Christine Mercado of the Brat Pack of the Blues Asia Network
Eddie Cotton in the Orpheum spotlight during the IBC finals
Nico Toussaint, of Nico Toussaint and his Mighty Quartet, improvises as a sound tech tends to a dead mic during the IBC finals
Spain’s Travellin’ Brothers’ Isi Redondo (left) and Aitor Cañibano
IBC Recap & Photos by Tim Parsons
“Hi, I’m Little Steve-O and I am here with Bongo Joe. We’re checking in.”
The introduction would sound strange at most registration tables, but not this past week in Memphis, Tennessee. Around here, Coyote Bill, Blue Jay Slim and Honey B aren’t critters. They are people. Blues people.
More than 250 contestants in band and solo/duo categories represented blues societies from all across the globe at the Blues Foundation’s 31st International Blues Challenge. Each had aspirations of making it to the finals in which the top eight in each category performed in the cavernous and regal Orpheum Theatre up the hill on Beale Street.
“You can’t play the blues, you have to be the blues,” said Aayah Nain, the bandleader of The Good, The Bad and the Blues, explaining on Saturday why his group was able to reach the storied venue for the IBC Finals. “It’s more than licks and tricks. It’s emotion. It took me a long time to get to that place. I learned to slow down and let people enjoy it.”
Indeed, the blues is an emotion, a mind-set and lifestyle as much as it is a musical genre. The most common songwriting formula is two verses and a well-delivered punch line. Hurricane Ruth even uses the technique when she talks. “People always ask, ‘Was I angry when I wrote that song? Did you have some bad relationships? I think so.”
More than a dozen Beale Street clubs were filled with talent during the two nights of quarterfinals and one for the semis. There was pressure and drama. If there were technical issues, musicians had to work through it and trust the judges. Networking, however, is as important at the IBC as advancement in the competition.
“Everybody in the business is here,” said Calgary’s Tim Williams, who competed in the solo/duo category even though he won the whole thing in 2014. “If you come here with a business mind-set, not for the beer, barbecue and women — not that there’s anything wrong with that –there is great opportunity.”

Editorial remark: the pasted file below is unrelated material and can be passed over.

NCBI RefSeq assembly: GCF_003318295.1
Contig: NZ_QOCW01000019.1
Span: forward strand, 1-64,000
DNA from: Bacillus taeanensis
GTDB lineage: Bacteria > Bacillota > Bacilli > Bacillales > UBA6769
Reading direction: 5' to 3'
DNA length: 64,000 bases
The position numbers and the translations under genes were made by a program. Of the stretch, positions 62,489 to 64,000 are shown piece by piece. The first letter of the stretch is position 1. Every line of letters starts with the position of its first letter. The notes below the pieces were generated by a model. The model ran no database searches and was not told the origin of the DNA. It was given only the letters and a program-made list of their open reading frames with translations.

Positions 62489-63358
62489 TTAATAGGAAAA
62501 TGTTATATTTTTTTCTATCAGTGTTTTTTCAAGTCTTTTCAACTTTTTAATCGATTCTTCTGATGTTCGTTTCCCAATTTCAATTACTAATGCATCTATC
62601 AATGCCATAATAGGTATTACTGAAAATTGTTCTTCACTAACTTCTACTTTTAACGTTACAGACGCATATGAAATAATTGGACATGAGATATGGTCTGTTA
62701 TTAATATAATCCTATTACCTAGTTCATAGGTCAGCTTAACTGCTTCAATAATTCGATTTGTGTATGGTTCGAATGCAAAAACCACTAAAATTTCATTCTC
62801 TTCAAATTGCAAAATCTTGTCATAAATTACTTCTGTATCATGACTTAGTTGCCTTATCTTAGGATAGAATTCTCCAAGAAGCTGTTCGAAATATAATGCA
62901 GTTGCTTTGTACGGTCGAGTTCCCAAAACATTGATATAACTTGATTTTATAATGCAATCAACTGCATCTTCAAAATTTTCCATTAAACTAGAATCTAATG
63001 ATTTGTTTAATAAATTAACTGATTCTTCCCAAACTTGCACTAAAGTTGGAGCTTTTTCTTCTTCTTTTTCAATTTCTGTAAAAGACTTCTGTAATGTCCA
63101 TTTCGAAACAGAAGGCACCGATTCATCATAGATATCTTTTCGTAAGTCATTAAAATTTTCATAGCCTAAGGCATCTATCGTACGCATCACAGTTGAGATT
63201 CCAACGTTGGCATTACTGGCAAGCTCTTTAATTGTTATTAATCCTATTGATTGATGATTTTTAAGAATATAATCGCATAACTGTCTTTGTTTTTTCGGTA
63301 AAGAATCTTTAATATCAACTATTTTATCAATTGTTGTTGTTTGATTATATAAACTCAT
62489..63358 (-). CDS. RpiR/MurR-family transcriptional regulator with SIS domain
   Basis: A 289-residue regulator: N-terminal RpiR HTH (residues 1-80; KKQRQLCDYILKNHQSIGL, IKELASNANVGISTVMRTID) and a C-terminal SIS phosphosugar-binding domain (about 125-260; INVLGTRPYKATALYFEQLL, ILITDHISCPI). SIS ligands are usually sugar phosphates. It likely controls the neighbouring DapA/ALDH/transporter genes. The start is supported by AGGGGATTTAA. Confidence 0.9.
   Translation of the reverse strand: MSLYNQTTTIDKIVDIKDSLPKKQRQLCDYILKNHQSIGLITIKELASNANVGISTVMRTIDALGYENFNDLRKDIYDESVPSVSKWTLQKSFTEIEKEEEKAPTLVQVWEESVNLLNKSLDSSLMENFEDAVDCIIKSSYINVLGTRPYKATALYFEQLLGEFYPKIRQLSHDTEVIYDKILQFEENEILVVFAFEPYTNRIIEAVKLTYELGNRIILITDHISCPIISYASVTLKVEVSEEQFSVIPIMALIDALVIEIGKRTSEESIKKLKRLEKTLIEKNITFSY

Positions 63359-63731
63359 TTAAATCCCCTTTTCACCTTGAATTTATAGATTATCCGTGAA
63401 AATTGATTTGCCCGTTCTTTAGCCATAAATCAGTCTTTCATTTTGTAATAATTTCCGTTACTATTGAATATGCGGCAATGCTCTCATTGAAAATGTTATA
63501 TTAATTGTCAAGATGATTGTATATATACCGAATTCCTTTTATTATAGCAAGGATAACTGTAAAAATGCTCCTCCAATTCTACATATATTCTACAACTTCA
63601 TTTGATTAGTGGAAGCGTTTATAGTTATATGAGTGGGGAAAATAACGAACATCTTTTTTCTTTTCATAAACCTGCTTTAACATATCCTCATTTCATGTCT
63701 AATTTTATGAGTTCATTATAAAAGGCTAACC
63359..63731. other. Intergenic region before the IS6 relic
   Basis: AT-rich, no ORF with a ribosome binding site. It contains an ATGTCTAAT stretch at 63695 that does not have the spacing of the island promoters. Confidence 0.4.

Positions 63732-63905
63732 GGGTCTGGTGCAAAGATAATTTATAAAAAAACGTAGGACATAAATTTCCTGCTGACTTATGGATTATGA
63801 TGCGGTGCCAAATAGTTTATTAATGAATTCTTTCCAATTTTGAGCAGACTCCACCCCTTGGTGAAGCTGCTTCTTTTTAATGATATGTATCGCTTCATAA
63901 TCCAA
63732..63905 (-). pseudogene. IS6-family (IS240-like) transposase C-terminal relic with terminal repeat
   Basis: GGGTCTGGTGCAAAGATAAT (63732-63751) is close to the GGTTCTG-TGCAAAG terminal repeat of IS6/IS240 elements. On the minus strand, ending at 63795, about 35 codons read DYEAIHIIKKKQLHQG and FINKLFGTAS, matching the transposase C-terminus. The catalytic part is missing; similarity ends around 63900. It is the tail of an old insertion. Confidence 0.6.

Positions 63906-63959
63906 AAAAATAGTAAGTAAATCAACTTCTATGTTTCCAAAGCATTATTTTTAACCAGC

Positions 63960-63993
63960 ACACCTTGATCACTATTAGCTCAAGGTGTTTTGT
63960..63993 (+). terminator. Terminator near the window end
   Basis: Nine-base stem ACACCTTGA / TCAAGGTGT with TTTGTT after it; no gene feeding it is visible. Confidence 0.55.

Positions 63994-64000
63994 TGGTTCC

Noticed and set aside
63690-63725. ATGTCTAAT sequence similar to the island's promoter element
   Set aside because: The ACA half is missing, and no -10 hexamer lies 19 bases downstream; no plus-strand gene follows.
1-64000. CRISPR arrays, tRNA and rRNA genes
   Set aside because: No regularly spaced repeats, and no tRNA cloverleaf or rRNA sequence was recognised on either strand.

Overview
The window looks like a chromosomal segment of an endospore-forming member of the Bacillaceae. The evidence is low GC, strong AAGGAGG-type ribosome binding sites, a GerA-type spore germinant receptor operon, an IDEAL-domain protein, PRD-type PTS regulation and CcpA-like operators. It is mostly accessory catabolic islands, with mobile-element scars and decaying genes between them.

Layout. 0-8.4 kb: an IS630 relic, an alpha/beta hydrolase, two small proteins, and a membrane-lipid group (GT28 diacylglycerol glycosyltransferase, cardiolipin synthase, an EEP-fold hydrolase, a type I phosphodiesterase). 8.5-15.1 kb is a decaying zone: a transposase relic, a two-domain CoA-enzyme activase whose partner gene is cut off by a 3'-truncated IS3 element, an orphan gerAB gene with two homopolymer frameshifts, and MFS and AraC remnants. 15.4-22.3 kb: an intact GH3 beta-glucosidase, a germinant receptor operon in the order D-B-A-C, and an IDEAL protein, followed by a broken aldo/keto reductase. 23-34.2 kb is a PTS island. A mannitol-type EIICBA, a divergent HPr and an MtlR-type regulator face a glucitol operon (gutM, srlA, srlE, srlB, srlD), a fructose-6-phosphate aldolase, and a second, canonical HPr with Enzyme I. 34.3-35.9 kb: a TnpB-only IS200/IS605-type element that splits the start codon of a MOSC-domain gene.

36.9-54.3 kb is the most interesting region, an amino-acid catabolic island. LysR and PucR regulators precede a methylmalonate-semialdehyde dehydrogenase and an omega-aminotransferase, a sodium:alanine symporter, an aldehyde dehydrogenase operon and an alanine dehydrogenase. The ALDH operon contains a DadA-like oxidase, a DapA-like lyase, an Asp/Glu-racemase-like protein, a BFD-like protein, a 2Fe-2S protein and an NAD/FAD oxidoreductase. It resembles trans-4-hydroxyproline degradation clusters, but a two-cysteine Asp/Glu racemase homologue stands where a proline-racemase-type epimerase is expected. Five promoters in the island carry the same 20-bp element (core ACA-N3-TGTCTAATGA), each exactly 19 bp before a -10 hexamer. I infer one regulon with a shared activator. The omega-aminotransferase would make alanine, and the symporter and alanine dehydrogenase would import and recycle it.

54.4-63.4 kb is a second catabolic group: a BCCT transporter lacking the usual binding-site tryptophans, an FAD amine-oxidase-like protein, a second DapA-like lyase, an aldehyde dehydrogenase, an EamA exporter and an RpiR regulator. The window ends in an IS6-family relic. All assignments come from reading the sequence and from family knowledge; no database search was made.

Erik “Fingers” Ray, the Boston solo/duo entrant, sang the blues about being paired in the same venue as the silver-throated Williams two years in a row. Regardless, the charismatic Ray had a superb performance and wonderful crowd reaction in the Pig on Beale. “We did well but the next three were better than both of us,” Ray laughed afterward. “It’s a tough room.”
“It’s like being in the Olympics,” said Joric Maglanque, whose stage name is Delta Slim, and not the Delta blues fans here know best. Maglanque was one of the four entrants from the Philippines. “In the Philippines there is a very passionate blues community,” he said. “It’s a dream come true [to be here]. This is the world stage for blues.
For blues society fans, the only pressure is deciding who to go see and then trying to find a place in which to sit. “We are all here for the love of music, said Katie Willison of the Topeka Blues Society, who attended the IBC for the seventh time. “After a while it becomes more of a reunion than a challenge.”
The happiest supporters were from the Dayton Blues Society, which had finalists in both categories: Brian Keith Wallen in the solo/duo and Noah Wotherspoon, band.
After a set with a crescendo as high as the Orpheum’s fifth tier, Wotherspoon caught his breath outside and explained why his town digs blues.
“If you take a map and draw a straight line from Clarksdale to Detroit, it goes through Dayton,” he said. “We’re trying to carry the tradition on the best we can.”
It was the second time in the finals for both Wotherspoon, voted best guitarist, and Wallen, who finished runner-up.
“The judges’ comments were really helpful,” Wallen said. “This year I tried to pick traditional songs but different enough to capture everyone’s attention.” Wallen said his approach to playing before more than 2,000 in the Orpheum was the same as it is for 50 in a restaurant. “You just have to come out with a whole lot of energy and, it sounds corny but, put a whole lot of heart into it,” he said.
Lucy Hammond, a solo/duo finalist with Ben Rice, had a similar, if not more confident, attitude.
“I killed it, didn’t I, baby?” she said, relaxing in a couch in the Orpheum lobby. “When you do this since you are a little kid, it’s not scary. Ben’s first festival was when he was in fifth grade. I’ve been preparing for this my whole life.”
Other artists were more subdued. Terrie Odabi of the Golden Gate Blues Society, who reached the semifinals, was asked if the trip was worth it. “I’ll know by spring,” she said. “Some of the contacts really take time to take off.”
Randy McQuay said he spent $5,000 for his two times to the IBC. He said his goal was to reach Friday’s semis. But on Saturday, he performed in the great room. “Everybody wants to see the theater from the stage point of view,” he said.
When McQuay was awarded first place, he made a speech, kissed the stage, then walked out from the view of the audience and broke down in tears.
It was all smiles for first-year entrant Eddie Cotton, which won the band category for the Vicksburg Blues Society for the third time since 2010.
Cotton, the band leader, relied on his blues instincts to prevail in the ornate venue. “I am used to making eye contact,” he said. “Even though I couldn’t see them, I could feel them.”